Maybe Christmas means a little bit more

RachelAnn Degnan, Columnist

The holidays are the best time of the year because of the feeling in the air that brings happiness and warmth to even the grumpiest around us.

I know this all too well because this year, I wanted to be like the Grinch. I wanted to hate Christmas and despise anyone who participated in the holidays. Please don’t ask me why, I don’t quite know the exact reason.

It could have been that my heart was too sad, for I wanted to sit down at a table full of my loved ones and share a meal. I wanted to tell stories and watch my mother make the same seasonal jokes. I wanted my father to read the Christian Bible’s Luke chapter two like he did every year and talk about the birth of Christ. Lastly, I wanted to kick my older brother from under the table and make him jump at the most inopportune times.

As December crept closer, I reminded myself I could have none of this. My brother was quarantined across the state, and both of my parents had passed away.

In my sadness and anger, I decided I would hate Christmas this year. I would hate having to leave my life in Ellensburg to go to my hometown and take care of my grandparents and little cousins.

I would hate the amount of money I spent on gifts, and most of all, I would hate that dreaded Christmas Eve dinner with the multiple vacant chairs. I didn’t have to go home, and I seriously considered spending my holidays binge-watching “Gilmore Girls.” But when I thought of my young cousins, aunt, uncle and grandparents, my heart was warmed, and I felt called home.

As I walked through the front door, I could smell the spiced pecans my grandmother makes every year. The house was freshly decorated with the same Nativity scenes I had played with since I was young, and our traditional white stockings hung gingerly from the fireplace. I was surprisingly reminded of how tradition-based Christmas truly is.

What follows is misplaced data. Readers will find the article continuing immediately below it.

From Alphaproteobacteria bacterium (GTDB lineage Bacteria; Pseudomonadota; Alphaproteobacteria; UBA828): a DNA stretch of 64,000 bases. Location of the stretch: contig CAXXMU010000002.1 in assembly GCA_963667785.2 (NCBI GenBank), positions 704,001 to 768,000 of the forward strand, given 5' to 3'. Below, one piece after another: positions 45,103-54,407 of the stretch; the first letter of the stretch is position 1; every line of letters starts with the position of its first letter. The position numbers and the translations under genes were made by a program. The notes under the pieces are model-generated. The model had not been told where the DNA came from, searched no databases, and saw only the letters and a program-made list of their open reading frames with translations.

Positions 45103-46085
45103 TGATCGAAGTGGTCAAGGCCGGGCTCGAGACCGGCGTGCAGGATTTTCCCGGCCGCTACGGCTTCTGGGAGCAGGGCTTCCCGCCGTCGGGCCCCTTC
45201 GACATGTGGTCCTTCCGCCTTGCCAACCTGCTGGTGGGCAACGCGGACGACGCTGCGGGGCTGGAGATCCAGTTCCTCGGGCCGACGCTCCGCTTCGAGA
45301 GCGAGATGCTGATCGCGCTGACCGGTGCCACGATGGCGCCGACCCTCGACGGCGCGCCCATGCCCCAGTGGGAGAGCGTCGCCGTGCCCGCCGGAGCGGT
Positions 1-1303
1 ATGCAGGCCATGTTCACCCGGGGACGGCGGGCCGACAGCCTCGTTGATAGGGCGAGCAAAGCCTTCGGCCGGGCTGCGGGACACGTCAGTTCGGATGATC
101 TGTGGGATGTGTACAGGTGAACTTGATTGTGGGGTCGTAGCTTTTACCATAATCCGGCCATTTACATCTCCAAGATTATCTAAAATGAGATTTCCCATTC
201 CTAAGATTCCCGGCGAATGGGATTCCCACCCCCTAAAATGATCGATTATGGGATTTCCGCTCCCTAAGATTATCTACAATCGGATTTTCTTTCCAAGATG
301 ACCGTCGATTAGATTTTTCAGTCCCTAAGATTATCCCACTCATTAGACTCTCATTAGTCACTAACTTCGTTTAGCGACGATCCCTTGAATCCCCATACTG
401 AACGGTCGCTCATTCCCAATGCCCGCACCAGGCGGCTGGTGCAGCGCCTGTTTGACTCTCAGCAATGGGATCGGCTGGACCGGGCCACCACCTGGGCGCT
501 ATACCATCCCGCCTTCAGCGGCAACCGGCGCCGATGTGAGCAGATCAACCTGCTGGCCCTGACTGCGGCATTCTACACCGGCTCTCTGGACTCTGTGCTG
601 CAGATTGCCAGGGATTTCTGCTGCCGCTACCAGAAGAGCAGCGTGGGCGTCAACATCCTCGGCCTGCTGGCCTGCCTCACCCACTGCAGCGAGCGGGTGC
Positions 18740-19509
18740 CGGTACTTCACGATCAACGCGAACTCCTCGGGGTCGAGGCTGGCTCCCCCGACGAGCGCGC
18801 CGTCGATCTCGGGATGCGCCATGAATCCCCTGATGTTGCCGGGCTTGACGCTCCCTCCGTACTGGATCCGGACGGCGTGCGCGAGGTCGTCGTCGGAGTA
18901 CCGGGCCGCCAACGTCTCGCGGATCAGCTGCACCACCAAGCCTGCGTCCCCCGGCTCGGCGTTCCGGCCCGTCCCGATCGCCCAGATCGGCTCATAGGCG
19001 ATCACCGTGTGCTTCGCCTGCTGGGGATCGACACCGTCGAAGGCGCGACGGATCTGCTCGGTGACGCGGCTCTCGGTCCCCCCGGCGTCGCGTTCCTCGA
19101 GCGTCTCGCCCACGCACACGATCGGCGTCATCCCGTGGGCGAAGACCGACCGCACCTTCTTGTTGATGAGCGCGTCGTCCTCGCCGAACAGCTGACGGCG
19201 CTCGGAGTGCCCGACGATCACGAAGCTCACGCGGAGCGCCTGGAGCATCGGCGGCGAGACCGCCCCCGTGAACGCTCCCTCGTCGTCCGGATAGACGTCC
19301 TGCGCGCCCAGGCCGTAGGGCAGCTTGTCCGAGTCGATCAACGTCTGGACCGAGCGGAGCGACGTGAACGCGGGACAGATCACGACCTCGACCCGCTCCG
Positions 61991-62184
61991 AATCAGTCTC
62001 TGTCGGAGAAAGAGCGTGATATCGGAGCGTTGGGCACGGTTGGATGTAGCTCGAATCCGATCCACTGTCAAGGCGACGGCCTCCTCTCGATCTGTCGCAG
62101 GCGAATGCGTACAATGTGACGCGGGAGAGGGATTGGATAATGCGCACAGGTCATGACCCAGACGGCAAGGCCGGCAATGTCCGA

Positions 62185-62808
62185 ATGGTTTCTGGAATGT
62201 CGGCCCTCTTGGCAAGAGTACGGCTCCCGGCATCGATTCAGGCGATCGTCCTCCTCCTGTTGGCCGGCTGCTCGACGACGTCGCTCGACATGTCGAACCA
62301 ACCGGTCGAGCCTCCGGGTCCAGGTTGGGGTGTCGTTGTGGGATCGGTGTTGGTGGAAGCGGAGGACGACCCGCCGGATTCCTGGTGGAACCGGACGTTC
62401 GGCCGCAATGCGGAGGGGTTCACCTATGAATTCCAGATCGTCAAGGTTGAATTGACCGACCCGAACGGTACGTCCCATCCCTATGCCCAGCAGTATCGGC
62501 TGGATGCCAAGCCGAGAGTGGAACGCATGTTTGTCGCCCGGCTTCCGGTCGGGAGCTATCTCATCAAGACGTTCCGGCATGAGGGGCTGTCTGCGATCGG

According to PsychAlive, traditions remind us of where we came from and how much we have accomplished. For me, traditions remind me of a simpler time where I did not care about taxes or the constant growth of gas prices.

I felt a calming peace rush over me as I stood in the warm suburban home I had lived in most of my high school years and remember the holidays of my past. Growing anticipation for the Christmas dinner overwhelmed my heart, yet I continued to convince myself that I needed to be a Grinch, and I was not allowed to enjoy the holidays.

I struggled to keep my promise, and each day I felt happy and joyful to be surrounded with love, tradition and snow.

Harvard Medical School found evidence that a “lack of strong relationships increased the risk of premature death from all causes by 50% – an effect on mortality risk roughly comparable to smoking up to 15 cigarettes a day, and greater than obesity and physical inactivity.”

Spending time with family renews our mental and physical health. During the holidays everyone has a chance to heal and recover from the trouble that haunts their normal days.

There is a peaceful quietness that comes a few days before Christmas. The presents are wrapped, there is no homework or work and the entire town is sparkling with lights. All activities involve some form of bonding with loved ones, and even a nice brisk walk to look at your neighbor’s decorations warms the spirit.

There is a togetherness that spreads through our entire nation. Somehow, somewhere, everyone is with someone on Christmas.

We remember the homeless, the starving, the orphans, and the unloved and we donate or invite them into our homes to be a part of the festivities. After all, isn’t that how the Grinch learned to love Christmas? Maybe not in his original story, but modern-day stories teach the lesson that all it takes sometimes is a single act of kindness.

Just like that, my dreaded Christmas eve dinner was here. The Christmas tree was shining, the decorations were up and it was time to eat. The moment I was planning to hate the most out of 2020 had come. We all clasped hands, and my grandfather said a prayer.

I looked across the table and felt a sudden peace. Now I like to think I am not sentimental, but as I looked at my 12 and 9-year-old cousins and the smiles out- stretched on their faces, I remembered being their ages and the joy and happiness I felt with my family.

For a grief-ridden moment, I imagined my parents sitting at the table with smiles that reminded me Christmas doesn’t come from a store, and Christmas perhaps means a little bit more. What happened then? Well in my household they say that my cold icy heart grew three sizes that day. The holidays are special because of the memories you make, so don’t take a single thing for granted, that’s a mistake!